|| xv, 272p, p of plates : ill.(incl 1 col), portraits, facsims, notes, bib., index, hbk ; 25cm.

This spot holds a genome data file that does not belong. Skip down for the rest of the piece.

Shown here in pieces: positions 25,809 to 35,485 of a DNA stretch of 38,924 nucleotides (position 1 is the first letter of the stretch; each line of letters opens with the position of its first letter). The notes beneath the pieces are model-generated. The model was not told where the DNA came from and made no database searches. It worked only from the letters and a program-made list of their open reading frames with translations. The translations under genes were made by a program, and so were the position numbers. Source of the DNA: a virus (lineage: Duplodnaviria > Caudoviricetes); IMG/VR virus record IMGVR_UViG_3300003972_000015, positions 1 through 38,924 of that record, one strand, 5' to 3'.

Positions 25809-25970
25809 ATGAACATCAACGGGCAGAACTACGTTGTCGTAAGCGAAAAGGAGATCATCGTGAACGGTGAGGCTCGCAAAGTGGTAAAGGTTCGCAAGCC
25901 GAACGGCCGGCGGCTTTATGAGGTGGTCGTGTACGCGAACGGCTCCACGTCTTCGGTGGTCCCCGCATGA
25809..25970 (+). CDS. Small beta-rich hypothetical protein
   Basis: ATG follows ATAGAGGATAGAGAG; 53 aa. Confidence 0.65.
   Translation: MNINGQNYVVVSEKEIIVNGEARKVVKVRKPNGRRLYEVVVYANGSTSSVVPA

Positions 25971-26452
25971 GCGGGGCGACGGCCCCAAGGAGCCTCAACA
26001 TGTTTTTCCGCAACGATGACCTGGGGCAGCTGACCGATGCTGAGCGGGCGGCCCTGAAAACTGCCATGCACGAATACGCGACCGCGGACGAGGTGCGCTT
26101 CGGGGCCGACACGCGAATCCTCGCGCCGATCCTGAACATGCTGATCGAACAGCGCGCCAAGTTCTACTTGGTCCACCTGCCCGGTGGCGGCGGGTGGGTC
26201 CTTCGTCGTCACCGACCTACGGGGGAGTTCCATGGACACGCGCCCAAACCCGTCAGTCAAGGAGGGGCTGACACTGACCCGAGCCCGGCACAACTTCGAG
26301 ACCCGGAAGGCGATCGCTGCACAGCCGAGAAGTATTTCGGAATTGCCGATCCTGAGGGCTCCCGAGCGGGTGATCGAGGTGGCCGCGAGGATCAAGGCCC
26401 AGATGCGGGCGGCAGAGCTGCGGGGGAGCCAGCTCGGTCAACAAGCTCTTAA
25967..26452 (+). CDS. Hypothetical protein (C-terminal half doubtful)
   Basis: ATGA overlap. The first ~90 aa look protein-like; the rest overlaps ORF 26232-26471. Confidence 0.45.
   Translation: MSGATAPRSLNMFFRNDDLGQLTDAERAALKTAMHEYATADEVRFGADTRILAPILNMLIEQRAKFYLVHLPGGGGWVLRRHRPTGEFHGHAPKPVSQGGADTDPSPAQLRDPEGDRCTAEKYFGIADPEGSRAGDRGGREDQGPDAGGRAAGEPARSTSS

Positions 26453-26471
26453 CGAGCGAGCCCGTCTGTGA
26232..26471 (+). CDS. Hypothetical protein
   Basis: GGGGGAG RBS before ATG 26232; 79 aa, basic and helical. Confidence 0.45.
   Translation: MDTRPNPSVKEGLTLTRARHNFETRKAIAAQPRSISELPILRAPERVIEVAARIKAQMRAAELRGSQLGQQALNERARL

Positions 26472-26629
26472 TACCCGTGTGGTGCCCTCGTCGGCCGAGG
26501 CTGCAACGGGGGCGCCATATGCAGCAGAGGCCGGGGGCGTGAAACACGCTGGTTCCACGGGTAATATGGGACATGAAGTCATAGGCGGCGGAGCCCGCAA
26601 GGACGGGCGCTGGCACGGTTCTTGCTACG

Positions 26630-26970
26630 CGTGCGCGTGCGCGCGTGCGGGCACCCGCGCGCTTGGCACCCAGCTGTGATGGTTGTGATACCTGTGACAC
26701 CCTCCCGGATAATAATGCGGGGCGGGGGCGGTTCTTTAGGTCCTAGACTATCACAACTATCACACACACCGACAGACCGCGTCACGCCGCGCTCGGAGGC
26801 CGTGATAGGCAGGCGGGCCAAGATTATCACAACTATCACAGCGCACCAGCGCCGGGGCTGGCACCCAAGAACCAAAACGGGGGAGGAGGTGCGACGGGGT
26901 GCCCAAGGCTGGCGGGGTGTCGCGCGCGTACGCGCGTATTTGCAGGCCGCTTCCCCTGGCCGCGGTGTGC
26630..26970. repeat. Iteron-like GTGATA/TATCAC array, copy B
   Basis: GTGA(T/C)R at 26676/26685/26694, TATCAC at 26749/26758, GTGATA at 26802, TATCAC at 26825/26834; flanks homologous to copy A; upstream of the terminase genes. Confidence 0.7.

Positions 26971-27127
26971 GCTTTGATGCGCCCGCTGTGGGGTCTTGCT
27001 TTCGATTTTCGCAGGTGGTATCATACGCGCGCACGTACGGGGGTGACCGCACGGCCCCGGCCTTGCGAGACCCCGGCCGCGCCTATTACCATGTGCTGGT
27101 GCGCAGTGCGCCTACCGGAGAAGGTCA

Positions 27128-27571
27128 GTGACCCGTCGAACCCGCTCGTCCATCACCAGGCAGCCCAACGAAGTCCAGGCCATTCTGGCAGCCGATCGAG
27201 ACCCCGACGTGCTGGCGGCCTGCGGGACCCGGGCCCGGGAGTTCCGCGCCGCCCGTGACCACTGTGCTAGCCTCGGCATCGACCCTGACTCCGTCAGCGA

Norman Lindsay was one of the most controversial Australians of his own or any other time. He lived for ninety years and was rarely out of the public eye for long in his adult life. An unrelenting enemy of 'the Wowsers' as he called them, he was more or less constantly at war with the puritans and their creed. Born in the old gold mining town of Creswick, Victoria in 1879, Norman Lindsay was one of a family of ten, of whom four brothers and a sister won distinction as artists. As a fine artist, he was famous for his pen drawings, etchings, oil paintings and water-colours; as a journalistic artist, for his topical cartoons and comic drawings; as a writer, for his novels and philosophical studies, a classic children's story, The Magic Pudding, and other works. He was a gifted illustrator, an able sculptor, a builder of fine ship models. Through his efforts as a pathfinder for poets and prose writers, he exercised a major influence on the growth and direction of Australian literature. Hetherington's biography is a relentlessly penetrating account of this extraordinary man's life and times, written in the spirit of Lytton Strachey;s admonition, 'Discretion is not the better part of biography'. It vividly depicts not only the central figure but his intimate associates also - his brothers Lionel and Percy, his talented sons Jack, Phil and Ray, the poets Douglas Stewart, Kenneth Slessor and Hugh McCrae, the cartoonist Will Dyson, the fiction writers Brian James, Godfrey Blunden and Brian Penton, the flamboyant commercial adventurers Hugh D. McIntosh and Randolph Bedford, and a score of others. It explores his first marriage to inept and gentle Katie Parkinson, his second marriage to Rose Soady. It also lays bear the facts of such cryptic episodes as his experiments with Spiritualism, and the evolution of the Olympian theory which governed his attitude to life. Hetherington writes of Norman Lindsay with special authority. The two were friends for many years, and in 1957 Lindsay asked Hetherington to write the biography 'when the undertaker has disposed of my carcase'; he later inserted a clause to that effect in his Will. While Norman Lindsay: the embattled Olympian is thus the expression of a pledge by the author to the subject, it is also a model of detached study and dispassionate observation. -- Inside cover.